There’s something about music that engages the brain, often eliciting a strong emotion simply using the ears. While it might just be an abstract pattern of pitches and rhythms, music somehow has significant biological and therapeutic implications. A recent study co-authored by McGill researchers explains the phenomenon, providing novel evidence that the motivational power of music depends upon the amount of dopamine in the brain.
“This paper is the first evidence showing that the way that music engages our reward system is really much like other things that are much more concrete and important for our survival,” Benjamin Gold, a Ph.D. candidate for McGill’s Integrated Program in Neuroscience, said.
The researchers based their investigation on the known connection between music and dopamine release; what remained unknown was how a change in dopamine levels could then play a role in motivating a subject.
“Is dopamine causing the pleasure we may experience from music, or is it responding as a consequence of pleasure and actually enhancing motivational aspects of behaviour?” Ernest Mas-Herrero, a postdoctoral fellow and the study’s primary author, said.
After conducting three separate trials on 27 healthy volunteers, the study found that participants who received levodopa, a drug that the brain converts into dopamine, experienced an increase in motivation compared to those who received a placebo. Conversely, when the same volunteers listened to music after receiving a dose of risperidone, a molecule that blocks dopamine receptors, their motivation decreased.
“When we compare the [levodopa and risperidone treatment groups], we see participant reports of pleasure differing,” Mas-Herrero said, “More chills and pleasure follow levodopa than risperidone. People are also more likely to spend money, so they are more motivated to buy […] music following levodopa than risperidone.”
According to Mas-Herrero, music can serve as a model to understand emotions and their complexity.
“Dopaminergic circuits can be used to understand disorders and conditions characterized by a dysfunction of this pathway, such as addiction or depression,” Mas-Herrero said.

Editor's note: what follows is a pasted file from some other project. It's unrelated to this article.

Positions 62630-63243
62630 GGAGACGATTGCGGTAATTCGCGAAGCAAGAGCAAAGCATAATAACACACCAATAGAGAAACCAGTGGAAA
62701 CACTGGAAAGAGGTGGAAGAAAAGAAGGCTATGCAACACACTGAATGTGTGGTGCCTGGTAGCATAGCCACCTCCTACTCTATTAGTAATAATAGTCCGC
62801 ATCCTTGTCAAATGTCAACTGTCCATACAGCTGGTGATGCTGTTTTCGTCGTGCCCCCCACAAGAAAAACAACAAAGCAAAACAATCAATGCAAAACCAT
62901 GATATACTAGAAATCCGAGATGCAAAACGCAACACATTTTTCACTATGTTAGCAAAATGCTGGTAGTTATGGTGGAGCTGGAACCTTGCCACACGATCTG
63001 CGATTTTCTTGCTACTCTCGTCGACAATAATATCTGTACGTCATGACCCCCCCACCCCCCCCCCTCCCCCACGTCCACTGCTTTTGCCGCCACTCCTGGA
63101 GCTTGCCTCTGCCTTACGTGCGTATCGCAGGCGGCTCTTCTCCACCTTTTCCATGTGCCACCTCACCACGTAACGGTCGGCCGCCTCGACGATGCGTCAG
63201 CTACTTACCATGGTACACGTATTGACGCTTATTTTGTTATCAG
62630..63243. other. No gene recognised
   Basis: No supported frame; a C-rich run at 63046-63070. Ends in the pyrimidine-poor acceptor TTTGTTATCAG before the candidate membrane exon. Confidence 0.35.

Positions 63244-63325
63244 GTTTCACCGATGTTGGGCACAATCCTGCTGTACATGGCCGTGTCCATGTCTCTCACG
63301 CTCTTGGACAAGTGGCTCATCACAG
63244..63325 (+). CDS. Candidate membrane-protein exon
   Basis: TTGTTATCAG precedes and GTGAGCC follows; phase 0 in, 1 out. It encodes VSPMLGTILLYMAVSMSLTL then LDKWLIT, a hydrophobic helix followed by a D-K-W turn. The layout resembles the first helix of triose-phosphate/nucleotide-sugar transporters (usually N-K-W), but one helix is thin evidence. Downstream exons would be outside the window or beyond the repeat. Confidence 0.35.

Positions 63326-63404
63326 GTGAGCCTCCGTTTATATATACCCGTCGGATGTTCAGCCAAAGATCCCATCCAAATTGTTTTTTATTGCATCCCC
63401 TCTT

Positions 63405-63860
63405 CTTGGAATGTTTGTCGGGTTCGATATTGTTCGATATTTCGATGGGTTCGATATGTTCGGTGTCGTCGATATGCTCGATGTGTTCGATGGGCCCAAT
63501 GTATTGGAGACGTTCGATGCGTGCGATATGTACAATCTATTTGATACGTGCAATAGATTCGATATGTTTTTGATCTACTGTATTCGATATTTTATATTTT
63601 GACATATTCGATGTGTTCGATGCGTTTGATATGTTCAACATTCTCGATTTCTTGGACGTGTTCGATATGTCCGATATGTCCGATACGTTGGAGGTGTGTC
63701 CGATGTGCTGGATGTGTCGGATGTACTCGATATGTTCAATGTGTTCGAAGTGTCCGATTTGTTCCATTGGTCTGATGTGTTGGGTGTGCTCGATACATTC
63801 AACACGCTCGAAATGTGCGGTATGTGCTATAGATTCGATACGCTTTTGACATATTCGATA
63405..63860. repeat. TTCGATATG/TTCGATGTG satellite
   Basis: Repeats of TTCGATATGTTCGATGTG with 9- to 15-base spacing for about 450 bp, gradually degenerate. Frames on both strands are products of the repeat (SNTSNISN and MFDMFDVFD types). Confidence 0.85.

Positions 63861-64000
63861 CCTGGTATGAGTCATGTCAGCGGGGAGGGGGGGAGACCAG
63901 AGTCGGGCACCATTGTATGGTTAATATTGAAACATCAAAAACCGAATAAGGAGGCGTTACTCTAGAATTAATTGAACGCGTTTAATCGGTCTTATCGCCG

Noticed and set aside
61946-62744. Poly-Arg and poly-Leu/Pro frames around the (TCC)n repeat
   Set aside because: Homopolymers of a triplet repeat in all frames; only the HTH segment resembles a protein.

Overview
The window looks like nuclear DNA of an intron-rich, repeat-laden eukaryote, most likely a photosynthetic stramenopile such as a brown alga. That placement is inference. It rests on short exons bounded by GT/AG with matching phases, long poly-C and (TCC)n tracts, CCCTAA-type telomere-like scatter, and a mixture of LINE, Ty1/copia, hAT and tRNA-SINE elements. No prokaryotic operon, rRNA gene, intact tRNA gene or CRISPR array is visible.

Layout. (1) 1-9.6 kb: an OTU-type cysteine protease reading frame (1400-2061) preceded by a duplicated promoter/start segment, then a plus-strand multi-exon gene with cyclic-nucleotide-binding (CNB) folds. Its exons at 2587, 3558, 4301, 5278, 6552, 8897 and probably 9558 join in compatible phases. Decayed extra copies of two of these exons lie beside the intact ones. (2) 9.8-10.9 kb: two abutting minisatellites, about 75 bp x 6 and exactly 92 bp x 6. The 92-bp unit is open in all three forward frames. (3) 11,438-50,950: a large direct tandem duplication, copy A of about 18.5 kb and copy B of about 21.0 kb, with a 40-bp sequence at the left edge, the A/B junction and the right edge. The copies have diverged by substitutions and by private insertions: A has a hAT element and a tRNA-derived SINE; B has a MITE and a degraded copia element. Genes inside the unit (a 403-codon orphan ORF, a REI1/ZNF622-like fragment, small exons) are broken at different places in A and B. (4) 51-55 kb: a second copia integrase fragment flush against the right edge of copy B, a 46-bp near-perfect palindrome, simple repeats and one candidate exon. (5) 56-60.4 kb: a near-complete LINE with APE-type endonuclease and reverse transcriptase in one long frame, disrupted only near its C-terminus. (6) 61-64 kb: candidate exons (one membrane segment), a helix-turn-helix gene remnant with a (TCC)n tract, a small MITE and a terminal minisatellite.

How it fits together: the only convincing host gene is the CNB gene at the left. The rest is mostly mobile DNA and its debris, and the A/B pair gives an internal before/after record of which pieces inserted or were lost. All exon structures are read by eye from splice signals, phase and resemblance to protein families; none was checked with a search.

The research also opens the door to understanding how music acts as a therapeutic treatment for neurological disorders. Those who have neurodegenerative diseases such as Alzheimer’s and Parkinson’s could potentially be treated using musical therapy in ways that pharmacological alternatives cannot. Sufferers of depression or anxiety could also see some increases in motivation as a result of this musically-induced mechanism.
“Understanding the neurochemistry of music may help us understand to what extent music can be used as a treatment for motivational [and neurodegenerative] disorders,” Mas-Herrero said.
This paper provides hope that the substantial link between music, motivation, and mental pleasure can be exploited to boost motivational circuits.
“Music is so powerful to us, so emotional, and, therefore, able to shine through our memories when other memories are deteriorating like in Alzheimer’s,” Gold said. “[It can also] provide cues that we can associate [with] our movements like in Parkinson’s, or to be a substrate for connection like in autism.”
Though there is still be plenty left to discover, such as why something as abstract as music can play such a large role in processing information, this paper acts as the first step toward understanding music’s therapeutic effects.
“We still have a lot to learn about how to use music to target and treat neurological disorders, but it might be possible,” Gold said. “There’s still a lot to uncover. This paper is more of a proof of concept.”